Even if a crucial and controversial legal authority expires later this year, the US government will still be able to collect billions of domestic call records on Americans.
Although Edward Snowden revealed many of the NSA's clandestine activities, Ron Wyden remains one of the only hopes of US intelligence reform from within Congress.
Wikileaks founder Julian Assange gave a statement to protesters and the media from the Ecuadorian embassy in London on Sunday.
Business-technology exhibition CeBIT 2012 kicked off today, bringing together a who's who of technology players. Many exhibitors appeared to be playing it safe, with booth babes absent from view. Instead, a few took BYO to heart, and brought their own trucks, caravans and bikes.
The Association of Public-Safety Communications Officials Australasia conference gives vendors a chance to show off the latest and greatest tech for keeping the public safe and dealing with emergency situations. ZDNet Australia took a sneak peak at some of the tech on show.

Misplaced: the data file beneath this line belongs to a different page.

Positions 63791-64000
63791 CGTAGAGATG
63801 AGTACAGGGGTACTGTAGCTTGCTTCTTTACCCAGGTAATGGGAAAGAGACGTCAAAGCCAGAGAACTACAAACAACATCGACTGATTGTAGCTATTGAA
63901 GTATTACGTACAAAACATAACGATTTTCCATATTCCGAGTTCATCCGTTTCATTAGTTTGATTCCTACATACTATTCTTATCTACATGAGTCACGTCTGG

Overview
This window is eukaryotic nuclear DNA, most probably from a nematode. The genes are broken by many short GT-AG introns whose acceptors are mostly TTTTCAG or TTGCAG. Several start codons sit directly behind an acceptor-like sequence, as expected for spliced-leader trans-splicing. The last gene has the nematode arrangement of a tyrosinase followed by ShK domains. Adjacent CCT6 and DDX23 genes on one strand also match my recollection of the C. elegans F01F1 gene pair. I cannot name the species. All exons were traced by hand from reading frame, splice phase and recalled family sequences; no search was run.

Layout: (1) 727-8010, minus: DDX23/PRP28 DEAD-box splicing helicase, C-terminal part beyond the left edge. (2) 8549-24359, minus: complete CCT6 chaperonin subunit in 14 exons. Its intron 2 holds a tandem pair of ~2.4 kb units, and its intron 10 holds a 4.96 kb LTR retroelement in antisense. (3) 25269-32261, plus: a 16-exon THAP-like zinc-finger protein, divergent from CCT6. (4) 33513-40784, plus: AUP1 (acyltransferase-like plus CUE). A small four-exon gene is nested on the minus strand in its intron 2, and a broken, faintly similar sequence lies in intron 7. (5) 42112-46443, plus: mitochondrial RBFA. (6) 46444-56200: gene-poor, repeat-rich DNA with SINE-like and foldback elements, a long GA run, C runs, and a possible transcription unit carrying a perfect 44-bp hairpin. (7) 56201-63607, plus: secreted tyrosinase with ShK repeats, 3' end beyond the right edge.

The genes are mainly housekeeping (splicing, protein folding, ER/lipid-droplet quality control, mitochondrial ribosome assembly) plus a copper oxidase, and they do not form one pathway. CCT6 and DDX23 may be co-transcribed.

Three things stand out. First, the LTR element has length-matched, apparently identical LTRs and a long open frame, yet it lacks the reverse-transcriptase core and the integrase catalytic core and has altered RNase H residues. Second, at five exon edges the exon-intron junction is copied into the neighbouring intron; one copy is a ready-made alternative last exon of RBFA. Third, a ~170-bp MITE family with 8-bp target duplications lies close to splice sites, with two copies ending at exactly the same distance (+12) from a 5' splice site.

New South Wales Deputy Premier Andrew Stoner officially opened Dimension Data's newest customer service centre in Sydney's Macquarie Park today.
Australia and New Zealand have handed in their written proposal that lays out why the nations should be chosen to host the Square Kilometre Array (SKA), the continent-sized radio telescope.
Really Apple? The iPad design is so new, so unique, that you can use it to legally ban the Samsung Galaxy Tab 10.1 from the EU? I Don't Think So.
The ICT industry suited up last night for the CeBIT 2011 ICT celebration dinner and 2011 Australian Government ICT Awards at the Sydney Convention Centre.
The annual CeBIT show started today in Sydney, with numerous speeches from technology heavy weights as well as stands from vendors ready to spruik their technology.
The Victorian Education Department officially opened its latest "connected classroom" on Friday with the state's Education Minister Martin Dixon doing the honours.
Australian media preservation and digitisation company DAMsmart is responsible for processing thousands and thousands of hours of culturally significant footage. Here's a glimpse at some of the tech used behind-the-scenes at their Canberra office.
The Royal Australian Navy has today pulled the covers off an advanced virtual-reality training simulator to train junior officers in combat.